Brett Martin (9-1-1) has always marched to the beat of his own drum. As an amateur, Martin fought multiple unsanctioned bouts sans a coach or gym. Armed with only a wrestling background and what he taught himself about MMA, “Big Dog” took eight fights in a year’s span.
He went 7-1.
Then it was time to turn pro and that meant getting serious about fighting. Martin now splits his time at Triumph Muay Thai and Black Lion where he works closely with rising UFC prospect Jamahal Hill.
When a ‘W’ doesn’t feel like a victory
Since the move to a major gym, Martin has amassed an 8-1 record as a professional. As impressive as that may be, the road hasn’t been without its potholes. Martin entered the Legacy Fighting Alliance heavyweight tournament last year. LFA is largely a feeder organization for the UFC and often draws the eyes of UFC brass. A good showing there could change everything. In the semi-finals, Martin’s opponent landed multiple blows to the back of his head resulting in a disqualification.
The DQ meant that Martin technically won and advanced in the tourney. In the finals, in an almost unfathomable twist, he would again win after his opponent was disqualified for throwing illegal knees.
“It took me a while to accept that those instances were not my fault,” Martin told The Scrap. “It was like a nightmare, not scary or anything; it was just this déjà vu. It was sh*tty because I worked really hard. I always get a lot of hate because of how I look. I’m the guy taking these fights and I look the way I look. A lot of these guys that are poster boys that they say deserve to be in the UFC may be cute, but they don’t take the fights I take.”
A rare asset
Martin is 6’0” and cuts to the heavyweight limit of 265-pounds. He’s portly and lacking the chiseled physique of a Francis Ngannou. But he’s also a top heavyweight under the age of 30.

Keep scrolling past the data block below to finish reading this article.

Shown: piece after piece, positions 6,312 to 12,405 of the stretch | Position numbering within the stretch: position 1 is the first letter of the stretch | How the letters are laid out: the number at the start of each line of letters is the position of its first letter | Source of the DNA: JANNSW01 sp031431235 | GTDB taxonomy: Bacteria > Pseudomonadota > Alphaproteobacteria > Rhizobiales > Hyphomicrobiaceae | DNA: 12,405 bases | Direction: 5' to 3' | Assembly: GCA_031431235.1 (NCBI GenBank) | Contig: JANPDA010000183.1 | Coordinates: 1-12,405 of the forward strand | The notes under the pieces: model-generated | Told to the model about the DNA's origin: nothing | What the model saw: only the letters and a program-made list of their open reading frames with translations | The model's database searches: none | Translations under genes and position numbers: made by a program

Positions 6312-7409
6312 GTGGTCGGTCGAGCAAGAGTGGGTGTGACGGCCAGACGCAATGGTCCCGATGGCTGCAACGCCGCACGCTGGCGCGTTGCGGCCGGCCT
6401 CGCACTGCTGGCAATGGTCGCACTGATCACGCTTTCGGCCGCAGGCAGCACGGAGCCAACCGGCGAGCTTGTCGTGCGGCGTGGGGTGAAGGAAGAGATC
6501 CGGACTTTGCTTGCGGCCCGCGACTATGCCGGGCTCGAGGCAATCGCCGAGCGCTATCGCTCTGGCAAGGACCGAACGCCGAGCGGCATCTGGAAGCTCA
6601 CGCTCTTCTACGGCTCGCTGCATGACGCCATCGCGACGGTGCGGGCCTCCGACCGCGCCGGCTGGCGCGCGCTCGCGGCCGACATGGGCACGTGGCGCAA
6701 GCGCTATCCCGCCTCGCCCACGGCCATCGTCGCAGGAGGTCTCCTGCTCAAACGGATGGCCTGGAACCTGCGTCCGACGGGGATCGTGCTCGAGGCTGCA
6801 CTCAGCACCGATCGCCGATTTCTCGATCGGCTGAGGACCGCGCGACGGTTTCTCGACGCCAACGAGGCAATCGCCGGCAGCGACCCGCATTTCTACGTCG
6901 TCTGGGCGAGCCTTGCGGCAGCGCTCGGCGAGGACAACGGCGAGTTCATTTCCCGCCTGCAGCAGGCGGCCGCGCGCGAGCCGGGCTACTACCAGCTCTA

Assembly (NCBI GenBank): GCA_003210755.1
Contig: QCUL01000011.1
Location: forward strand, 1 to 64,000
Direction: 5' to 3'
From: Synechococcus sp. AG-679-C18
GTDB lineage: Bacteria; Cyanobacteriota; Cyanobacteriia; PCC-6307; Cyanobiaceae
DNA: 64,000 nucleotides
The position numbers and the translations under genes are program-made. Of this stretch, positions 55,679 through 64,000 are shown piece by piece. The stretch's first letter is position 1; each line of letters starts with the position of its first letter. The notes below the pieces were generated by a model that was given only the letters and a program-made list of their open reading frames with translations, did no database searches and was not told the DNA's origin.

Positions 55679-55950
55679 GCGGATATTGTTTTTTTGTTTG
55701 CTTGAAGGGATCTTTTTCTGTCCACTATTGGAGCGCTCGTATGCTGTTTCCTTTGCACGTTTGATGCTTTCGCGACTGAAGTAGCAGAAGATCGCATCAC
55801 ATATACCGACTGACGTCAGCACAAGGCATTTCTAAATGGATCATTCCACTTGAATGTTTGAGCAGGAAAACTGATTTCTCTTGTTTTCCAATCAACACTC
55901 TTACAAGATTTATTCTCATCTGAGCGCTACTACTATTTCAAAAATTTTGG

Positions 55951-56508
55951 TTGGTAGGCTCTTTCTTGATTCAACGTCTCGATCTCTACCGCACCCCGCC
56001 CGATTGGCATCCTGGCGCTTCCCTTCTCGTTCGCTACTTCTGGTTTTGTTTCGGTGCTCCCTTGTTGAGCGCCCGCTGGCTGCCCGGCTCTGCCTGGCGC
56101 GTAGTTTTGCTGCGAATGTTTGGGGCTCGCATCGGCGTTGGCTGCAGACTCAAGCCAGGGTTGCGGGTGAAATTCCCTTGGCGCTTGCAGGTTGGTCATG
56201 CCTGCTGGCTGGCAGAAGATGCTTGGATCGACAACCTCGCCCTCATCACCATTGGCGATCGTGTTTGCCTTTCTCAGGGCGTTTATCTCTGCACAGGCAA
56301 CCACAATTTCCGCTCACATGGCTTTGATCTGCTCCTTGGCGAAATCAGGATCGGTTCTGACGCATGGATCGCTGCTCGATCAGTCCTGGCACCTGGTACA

For fight promotions, finding athletic men of that stature has often proven to be a difficult task. Many heavyweights opt for the bigger payday in more established sports. There are of course good heavyweights but many of them are pushing into their forties. This makes Martin a commodity.
“I just turned 26. If you go back a year and half, I’m 25, and I beat a guy who was a prospect on The Ultimate Fighter and the Contender’s Series (Josh Parisian). They want young guys. Well, I’m young. They want guys who will fight anyone. Well, over the last year my opponents combined records were like 28-8. All of those guys are legit. So I’m doing these things and I just have heard no feedback at all. It’s all about making those connections,” Martin explained.
Fighting for his spot
He was recently working those connections at UFC Fight Night: Woodley vs. Burns. He flew to Las Vegas to corner Jamahal Hill at the event. If that’s the closest he ever gets to the Octagon, he gets it. He never got into fighting with the intention of becoming a champion (though he now holds three regional titles). He actually never expected it to go this far. At this point, the dream is to help his friends grow and succeed. That doesn’t mean he’s not pushing towards his own goals, but Martin is happy in his role of lifting his partners.
Going forward, it’s only fights that make sense to Martin. Recently he was scheduled to take on Tony Lopez—the number one ranked regional heavyweight—but that event fell victim to the pandemic. He’s also been in talks with the LFA matchmakers since the promotion landed on UFC’s streaming service, Fight Pass. PFL and Bellator are also on his radar as is the returning Contender’s Series. Martin, though, knows he’s UFC ready.
“I see myself beating a lot of them [UFC heavyweights]. I see guys get poked in the eye and rush back in there or say unprofessional things. As you saw in my last two fights, I’m very smart. I don’t talk to the ref until I know I can say the right things. That’s a big thing, having that kind of knowledge. I’ve been scheduled for five or six championship fights. How many guys can say they’ve done that before entering the UFC?”